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30th WEDDING ANNIVERSARY OF 
ARIEL AND ROSANNA DOMINGO AT LONG BEACH, 
CALIFORNIA September 13, 2003


Jun Paynor


Tex Balmaceda


Nap Aquino


Ave Cruz


EB Fernandez


Rolly Malinis


Dan Perico


Bie Mainit

PRICELESS 

by ERNIE B. FERNANDEZ '71

The clock tower at Algiers Point sounded off "Summer Time" at midday.  The chimes were fantastically crafted that it could still play the notes crisply, like a freshly baked sweet potatoes in a clay oven.  The tower was built in 1893.  It is now part of a court house serving the city of Algiers.  Across the clock tower is the building owned by Louisiana Power and Light.  The LPL building on Delaronde St. is like a fort.  I work here.  The only windows you see are on your laptop.  Graciously enough, the topmost floor was genetically engineered to have an aperture.  It served as a cafeteria.  Here, we indulged in Beignet, Gumbo and Bodin for lunch, as we enjoyed a panoramic view of the city of New Orleans on the other bank of the Mississippi river. Yes indeed, I'm in the home of the Mardi Gras, colorful beads and "Girls Gone Wild".  Ah, it's summertime, and the living is easy.

Getting to New Orleans from Los Angeles is $380 per round trip on economy fare.  Hampton Inn at corporate rate, $60 a night.  The Cajun Queen dinner boat ride, $35.  Walking through the French quarters on Bourbon St., with a "hurricane" (a potent potable) on one hand, $12.  Getting a marriage license at the Algiers courthouse, $25.  Getting married with 300 guests at the Queen Mary in Long Beach harbor, $30,000. Dancing to the captivating music of My Cadet Girl, priceless!!!


Stan David


Archie Almario


Ed Maranon


Delfin Lorenzo
(Class '80)

After 30 years of marriage and rearing three wonderful kids, Kristen, Josh and Zach, our mistah, Ariel Domingo and his beautiful wife, Rosanna, renewed their wedding vows at the church of Our Lady of  Refuge in Long Beach, CA USA, on September 13, 2003.  To love and to hold, for richer and richer, with Ariel smiling from ear to ear.  It was a quasi-military wedding, as he would describe it later.  But, for all intents and purposes, it was a full-blown, authentic, honest-to-goodness military wedding.  Ariel was wearing a made-to-order military "white duck" uniform - white pants, white shirt, white coat, with three suns shining as rank insignia on his red shoulder board, which equates to a police rank of Senior Superintendent in the Philippine National Police, or an equivalent military rank of Colonel in the Armed Forces of the Philippines.  He was complete with ribbons and colors awarded to him for a job well done from successful field operations.  His white coat had a golden band on his sleeves signifying all the golden hearts he amassed while in public service. A golden lanyard would have been appropriate, but, he humbly declined.  To provide accent to the whole ensemble, he had a spit-shined patent black shoes and a black service necktie to go with it.  Very sharp!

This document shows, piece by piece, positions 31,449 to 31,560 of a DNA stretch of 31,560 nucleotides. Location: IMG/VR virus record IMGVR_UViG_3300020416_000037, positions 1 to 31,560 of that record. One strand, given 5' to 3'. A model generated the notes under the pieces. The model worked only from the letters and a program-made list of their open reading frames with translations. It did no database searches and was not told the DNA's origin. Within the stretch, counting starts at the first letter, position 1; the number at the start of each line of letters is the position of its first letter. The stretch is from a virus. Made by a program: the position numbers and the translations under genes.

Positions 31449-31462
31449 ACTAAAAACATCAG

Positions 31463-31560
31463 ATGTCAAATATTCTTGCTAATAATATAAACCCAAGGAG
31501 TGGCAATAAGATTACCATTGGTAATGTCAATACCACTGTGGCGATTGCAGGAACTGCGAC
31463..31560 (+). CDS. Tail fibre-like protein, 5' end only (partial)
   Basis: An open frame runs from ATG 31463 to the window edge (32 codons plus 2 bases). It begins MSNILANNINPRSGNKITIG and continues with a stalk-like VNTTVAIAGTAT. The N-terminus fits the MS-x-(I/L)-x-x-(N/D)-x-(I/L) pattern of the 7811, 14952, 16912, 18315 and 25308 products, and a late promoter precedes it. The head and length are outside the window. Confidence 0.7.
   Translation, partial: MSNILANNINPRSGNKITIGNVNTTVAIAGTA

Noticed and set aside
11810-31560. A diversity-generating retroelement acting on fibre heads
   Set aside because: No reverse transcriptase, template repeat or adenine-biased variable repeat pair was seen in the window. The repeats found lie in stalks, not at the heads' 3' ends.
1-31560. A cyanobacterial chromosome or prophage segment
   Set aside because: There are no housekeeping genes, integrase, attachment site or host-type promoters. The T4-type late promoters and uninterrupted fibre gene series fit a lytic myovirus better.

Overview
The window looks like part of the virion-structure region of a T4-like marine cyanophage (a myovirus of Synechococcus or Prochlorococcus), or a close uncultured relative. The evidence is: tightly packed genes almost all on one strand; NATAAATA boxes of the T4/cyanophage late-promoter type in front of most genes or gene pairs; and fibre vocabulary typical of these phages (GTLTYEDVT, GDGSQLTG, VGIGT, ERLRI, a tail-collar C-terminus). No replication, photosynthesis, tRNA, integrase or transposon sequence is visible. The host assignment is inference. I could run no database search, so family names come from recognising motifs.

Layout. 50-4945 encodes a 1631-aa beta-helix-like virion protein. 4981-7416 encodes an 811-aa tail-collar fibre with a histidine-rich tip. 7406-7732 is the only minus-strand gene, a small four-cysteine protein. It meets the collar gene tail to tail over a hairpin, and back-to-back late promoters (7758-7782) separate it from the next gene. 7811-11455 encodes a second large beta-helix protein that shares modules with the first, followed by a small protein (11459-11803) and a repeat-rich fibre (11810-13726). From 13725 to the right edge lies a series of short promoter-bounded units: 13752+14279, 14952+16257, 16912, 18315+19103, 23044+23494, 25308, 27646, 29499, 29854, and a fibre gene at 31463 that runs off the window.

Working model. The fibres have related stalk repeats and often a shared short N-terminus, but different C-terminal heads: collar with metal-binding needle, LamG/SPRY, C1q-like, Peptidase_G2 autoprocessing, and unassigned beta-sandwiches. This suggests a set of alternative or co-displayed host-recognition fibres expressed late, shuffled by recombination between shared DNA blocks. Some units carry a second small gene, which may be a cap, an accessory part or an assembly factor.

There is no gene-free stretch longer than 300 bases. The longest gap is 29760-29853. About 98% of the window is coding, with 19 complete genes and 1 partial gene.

Our misstah, Rosanna, or Rochee as we would lovingly call her, was radiant in her beige wedding dress, made to order in the Philippines and hand carried by our royal misstah, Tess Paynor.  The fabric meandered gently down her toes, barely kissing the white carpet as she gracefully walked down the aisle.  Her cape was made of the same "pinia" material as her dress, which she loosely wrapped  around her waist and gently curled around her arms.  She carried a bouquet of white roses; I counted them and trust me, there were twelve, one each from her twelve military escorts.  Her shoes were made of gold, matching her golden necklace and her golden smile.  Aphrodite would have envied her. Joe millionaire would have proposed to her,  but, hey, eat your heart out, mister.  In short and simple language, she was too beautiful for words to tell.

"By the power vested in me by the state of Nevada, I now pronounce you man and wife.  You may kiss the bride".  This was the finale of my wedding in a chapel by the strip in Las Vegas, 1979.  It was presided by a minister authorized by the state to officiate  weddings.  The total expense was $50 for the ceremonies plus $10 for the tape-recorded music. 

The celebrant was Father James Henry, SVD who was very patient to perform the wedding ceremonies.  He was the parish priest and personally knew Ariel and Rochee. The theme of the first reading, which was read by Kristen (eldest), was about God's creation - the trees, the creatures of the air and the sea, the beasts in the fields.  Then, He created man, to whom He gave a companion.  He molded this creation from his rib and called it woman.  The second reading was read by Zachary (youngest), it was about love - "Love takes no pleasure in other people's sins, but, delights in the truth; it is always ready to excuse, to trust, to hope and to endure whatever comes".  Very uplifting.  As Father Henry would, later, say.  "When you are wrong, admit it.  When you are right, shut up".  The Gospel reading said, "As the Father has loved me, so I have loved you.  If you keep my commandments, you will remain in my love".  Josh (middle) sang a song after the ceremony, beautiful.  It was a sharp contrast to my $60 quickie wedding 24 years ago. Our recessional music was Elvis' Hawaiian Wedding Song.  Thank, God!, Ching and I had a church wedding in 1988 to solemnize it all. 

"Ready draw, Sword".  "Ready down".  The "draw swords" practice was done the night before the wedding, at Ariel's house in Long Beach.  I was not able to attend.  I flew into L.A. from LA and landed at around 10pm, boy, were my hands tired. Dan and Charito Perico flew in from Virginia and their hands were tired.  Tex and Fatima Balmaceda flew in from Hawaii and their hands were tired.  Archie and Rose Almario, and Rolly Malinis drove in from northern California and guess what?  Their butts were tired. I had a chance to practice "draw swords"  on the morning of the wedding, both, at Ariel's house and at the church.